Google’s Upgraded AlphaGo AI Takes On Go Grandmaster Ke Jie, Takes First Win By Half A Point

Man ultimately bowed before machine on Tuesday, as the world’s top-ranked Go player forfeited his match against Google DeepMind’s upgraded AlphaGo A.I. system after a grueling four-hour match. While the battle was hard-fought, and while the 19-year-old Go grandmaster was just a point short of winning the game, Jie’s efforts ultimately proved futile, as the machine took control early on in the match and never really let go.

Ke Jie, the world’s number one professional Go player, attempted to do something unorthodox against his opponent, Google’s AlphaGo, on Tuesday — the grandmaster used the A.I.’s own moves against it. Jie was previously beaten by the computer six months ago, using a variety of creative and unusual moves. This time, the grandmaster was prepared, opening the ancient game with a move that AlphaGo itself had made popular, according to an Ars Technica UK report.

At first, it appeared that Jie’s strategy was paying off, but a few moves after, AlphaGo managed to take control, and it just steamrolled from there. The battle between man and machine did not last very long, with the actual match only taking around four hours 15 minutes instead of the six hours that was widely speculated for the round. Ke Jie and AlphaGo are set to battle each other in a best-of-three match, but if the results of the first game on Tuesday are any indication, it appears that the young Chinese grandmaster would have his work cut out for him.

AlphaGo’s performance in the intricate, ancient game has been well above the expectations of everyone, including the A.I.’s creators themselves. According to a WIRED report, A.I. researchers initially speculated that it would take years before AlphaGo would be able to compete and defeat a human grandmaster. Go, after all, is incredibly complex, and the game’s possible strategies are practically limitless.

AlphaGo made a massive splash in the A.I. circle last year when it defeated South Korean Grandmaster Lee Se-dol in a grueling match that saw the machine’s first victory against a professional Go player. Since then, AlphaGo has received a number of upgrades from its developers, and in January, it participated in a series of online matches against the best professional Go players in the world, including its opponent this Tuesday, Ke Jie himself. Each match that AlphaGo played then ended in victory for the machine.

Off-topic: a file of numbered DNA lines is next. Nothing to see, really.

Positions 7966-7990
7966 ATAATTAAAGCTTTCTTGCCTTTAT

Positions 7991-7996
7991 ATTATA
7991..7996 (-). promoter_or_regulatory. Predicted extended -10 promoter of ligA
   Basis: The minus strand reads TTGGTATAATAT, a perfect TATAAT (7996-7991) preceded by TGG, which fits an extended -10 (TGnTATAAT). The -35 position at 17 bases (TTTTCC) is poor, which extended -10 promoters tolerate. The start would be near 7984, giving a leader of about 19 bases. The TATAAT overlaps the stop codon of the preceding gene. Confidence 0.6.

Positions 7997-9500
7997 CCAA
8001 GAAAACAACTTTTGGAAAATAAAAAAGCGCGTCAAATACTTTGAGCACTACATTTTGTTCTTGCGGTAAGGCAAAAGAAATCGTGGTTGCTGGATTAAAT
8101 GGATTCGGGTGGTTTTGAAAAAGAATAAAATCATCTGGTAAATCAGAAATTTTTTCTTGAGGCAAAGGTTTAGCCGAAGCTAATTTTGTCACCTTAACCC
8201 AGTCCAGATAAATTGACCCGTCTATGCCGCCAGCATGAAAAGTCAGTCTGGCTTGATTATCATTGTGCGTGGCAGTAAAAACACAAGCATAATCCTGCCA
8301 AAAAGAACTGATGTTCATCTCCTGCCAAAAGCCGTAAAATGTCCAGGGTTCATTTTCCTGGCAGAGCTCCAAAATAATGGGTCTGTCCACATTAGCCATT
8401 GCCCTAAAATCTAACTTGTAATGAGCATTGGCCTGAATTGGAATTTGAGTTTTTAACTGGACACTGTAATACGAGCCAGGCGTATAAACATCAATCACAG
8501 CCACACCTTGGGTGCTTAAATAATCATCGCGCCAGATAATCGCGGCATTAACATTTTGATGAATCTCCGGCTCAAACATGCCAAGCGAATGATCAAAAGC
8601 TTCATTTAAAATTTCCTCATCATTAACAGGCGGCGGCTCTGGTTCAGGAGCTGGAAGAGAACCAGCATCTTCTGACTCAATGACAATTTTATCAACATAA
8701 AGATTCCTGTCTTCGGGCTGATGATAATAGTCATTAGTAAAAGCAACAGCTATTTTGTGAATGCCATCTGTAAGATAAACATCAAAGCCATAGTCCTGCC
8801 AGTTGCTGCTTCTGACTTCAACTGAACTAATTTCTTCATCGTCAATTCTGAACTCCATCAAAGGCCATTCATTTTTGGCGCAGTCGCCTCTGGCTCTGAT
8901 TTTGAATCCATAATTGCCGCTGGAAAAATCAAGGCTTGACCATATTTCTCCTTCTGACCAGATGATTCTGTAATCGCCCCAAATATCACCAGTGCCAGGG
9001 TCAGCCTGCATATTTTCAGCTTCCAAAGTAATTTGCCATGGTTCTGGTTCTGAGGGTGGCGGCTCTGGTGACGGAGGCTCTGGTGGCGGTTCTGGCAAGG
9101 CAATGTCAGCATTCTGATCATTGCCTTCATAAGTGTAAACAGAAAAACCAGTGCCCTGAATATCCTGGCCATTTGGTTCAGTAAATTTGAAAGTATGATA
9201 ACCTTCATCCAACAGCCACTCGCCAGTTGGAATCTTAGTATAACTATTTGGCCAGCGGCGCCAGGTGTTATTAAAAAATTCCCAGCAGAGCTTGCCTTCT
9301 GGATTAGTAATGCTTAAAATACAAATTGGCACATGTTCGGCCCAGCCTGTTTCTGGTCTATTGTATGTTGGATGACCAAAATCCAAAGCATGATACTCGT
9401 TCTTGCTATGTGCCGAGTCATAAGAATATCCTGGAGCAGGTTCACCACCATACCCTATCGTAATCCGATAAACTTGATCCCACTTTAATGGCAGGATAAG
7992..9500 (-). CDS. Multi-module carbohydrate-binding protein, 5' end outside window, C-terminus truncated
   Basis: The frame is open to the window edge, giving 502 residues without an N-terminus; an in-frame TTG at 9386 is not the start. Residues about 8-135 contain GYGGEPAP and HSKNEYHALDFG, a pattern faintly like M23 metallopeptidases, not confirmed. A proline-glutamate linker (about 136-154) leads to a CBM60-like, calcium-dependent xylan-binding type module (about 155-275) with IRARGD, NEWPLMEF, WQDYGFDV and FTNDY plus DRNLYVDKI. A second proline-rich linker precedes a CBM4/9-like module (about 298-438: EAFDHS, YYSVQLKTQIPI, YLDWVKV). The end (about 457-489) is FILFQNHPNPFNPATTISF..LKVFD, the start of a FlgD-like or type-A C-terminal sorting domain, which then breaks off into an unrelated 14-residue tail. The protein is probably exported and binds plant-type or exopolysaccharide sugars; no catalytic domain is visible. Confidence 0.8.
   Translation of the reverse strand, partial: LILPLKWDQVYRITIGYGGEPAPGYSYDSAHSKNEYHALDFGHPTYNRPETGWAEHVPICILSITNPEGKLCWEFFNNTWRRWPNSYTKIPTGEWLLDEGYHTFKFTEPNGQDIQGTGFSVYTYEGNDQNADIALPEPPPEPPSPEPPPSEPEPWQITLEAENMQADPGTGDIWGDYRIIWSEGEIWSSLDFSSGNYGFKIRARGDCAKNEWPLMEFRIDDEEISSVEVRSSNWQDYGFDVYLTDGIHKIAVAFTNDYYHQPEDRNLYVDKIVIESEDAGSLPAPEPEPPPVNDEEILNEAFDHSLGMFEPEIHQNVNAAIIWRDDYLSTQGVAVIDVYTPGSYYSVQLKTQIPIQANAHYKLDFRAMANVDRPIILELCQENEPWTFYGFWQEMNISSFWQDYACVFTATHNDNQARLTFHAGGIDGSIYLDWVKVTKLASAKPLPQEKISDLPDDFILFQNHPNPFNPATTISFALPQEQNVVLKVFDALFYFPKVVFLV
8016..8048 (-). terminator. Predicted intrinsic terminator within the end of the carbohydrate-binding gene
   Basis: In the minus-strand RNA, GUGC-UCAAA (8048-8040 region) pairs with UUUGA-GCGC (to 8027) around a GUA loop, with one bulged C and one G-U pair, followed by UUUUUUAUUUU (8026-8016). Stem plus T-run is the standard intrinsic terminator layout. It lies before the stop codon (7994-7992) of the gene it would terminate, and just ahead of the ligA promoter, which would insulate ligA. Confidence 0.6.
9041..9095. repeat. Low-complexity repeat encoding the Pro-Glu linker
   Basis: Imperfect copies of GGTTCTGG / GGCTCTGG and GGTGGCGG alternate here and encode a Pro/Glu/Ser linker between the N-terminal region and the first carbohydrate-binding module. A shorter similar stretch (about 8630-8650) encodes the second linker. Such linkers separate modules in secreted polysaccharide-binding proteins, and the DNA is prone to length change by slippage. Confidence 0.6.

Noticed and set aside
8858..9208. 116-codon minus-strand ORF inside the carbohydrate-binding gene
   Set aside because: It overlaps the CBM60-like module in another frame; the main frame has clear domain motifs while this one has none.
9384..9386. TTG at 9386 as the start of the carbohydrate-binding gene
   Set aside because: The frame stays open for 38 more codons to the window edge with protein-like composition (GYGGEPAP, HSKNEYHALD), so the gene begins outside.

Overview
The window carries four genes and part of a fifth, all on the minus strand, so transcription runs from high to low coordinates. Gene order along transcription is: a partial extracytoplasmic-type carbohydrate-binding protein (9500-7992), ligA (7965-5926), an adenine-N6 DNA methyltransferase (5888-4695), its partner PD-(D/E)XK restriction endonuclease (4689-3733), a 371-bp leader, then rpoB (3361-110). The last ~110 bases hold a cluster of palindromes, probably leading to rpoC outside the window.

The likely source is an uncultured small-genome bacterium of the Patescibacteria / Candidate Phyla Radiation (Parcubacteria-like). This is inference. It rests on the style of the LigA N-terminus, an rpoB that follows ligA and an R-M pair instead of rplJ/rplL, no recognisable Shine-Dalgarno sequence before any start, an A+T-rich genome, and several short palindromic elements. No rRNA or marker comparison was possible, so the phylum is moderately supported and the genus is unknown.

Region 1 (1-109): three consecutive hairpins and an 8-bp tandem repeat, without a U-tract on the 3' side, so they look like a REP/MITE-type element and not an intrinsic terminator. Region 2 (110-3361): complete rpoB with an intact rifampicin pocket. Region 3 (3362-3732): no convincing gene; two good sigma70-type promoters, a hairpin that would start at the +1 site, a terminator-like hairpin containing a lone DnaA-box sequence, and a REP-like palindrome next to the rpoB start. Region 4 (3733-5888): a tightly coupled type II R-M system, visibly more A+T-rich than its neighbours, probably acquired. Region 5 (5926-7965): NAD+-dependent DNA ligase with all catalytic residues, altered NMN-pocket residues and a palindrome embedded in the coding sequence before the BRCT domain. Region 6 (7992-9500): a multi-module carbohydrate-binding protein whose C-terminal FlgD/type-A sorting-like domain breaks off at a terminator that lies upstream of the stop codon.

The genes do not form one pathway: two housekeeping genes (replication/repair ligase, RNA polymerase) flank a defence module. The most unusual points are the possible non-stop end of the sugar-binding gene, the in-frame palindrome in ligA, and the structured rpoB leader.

This is not to say that Ke Jie was completely dominated by the computer, however. The Chinese grandmaster, if any, proved that his place as the top-ranked Go player in the world is well-deserved. Google DeepMind co-founder Demis Hassabis stated that while Jie’s unorthodox strategy did not come out as planned, the match saw a number of interesting moves from both human and machine.

AlphaGo will be playing two more games against Ke Jie, one on Thursday and the final match on Saturday. Considering that AlphaGo is constantly evolving, there is a minuscule chance that the Chinese grandmaster would be able to pull off a victory. Regardless of this, however, there is no doubt that the world’s number one professional Go player would not go down without a fight.

Other exhibition Go matches are also scheduled for this week, including a special round featuring five professional Chinese players battling against one AlphaGo machine. Another exhibition game would test the concept of human-A.I. pairing, featuring a battle between two pairs that are made up of one professional Go player and one AlphaGo A.I. system.

While the concept of an all-powerful A.I. dominating the best minds in the ancient game appears to be quite daunting, Hassabis stated that AlphaGo has actually managed to cause a small revolution in the ancient game. For one, the DeepMind co-founder said that AlphaGo’s emergence had revived a massive interest in the complex game.

“Instead of diminishing the game, as some feared, artificial intelligence has actually made human players stronger and more creative. It’s humbling to see how pros and amateurs alike, who have pored over every detail of AlphaGo’s innovative gameplay, have actually learned new knowledge and strategies about perhaps the most studied and contemplated game in history. AlphaGo’s play makes us feel free, that no move is impossible. Now everyone is trying to play in a style that hasn’t been tried before.”

[Featured Image by Google/Getty Images]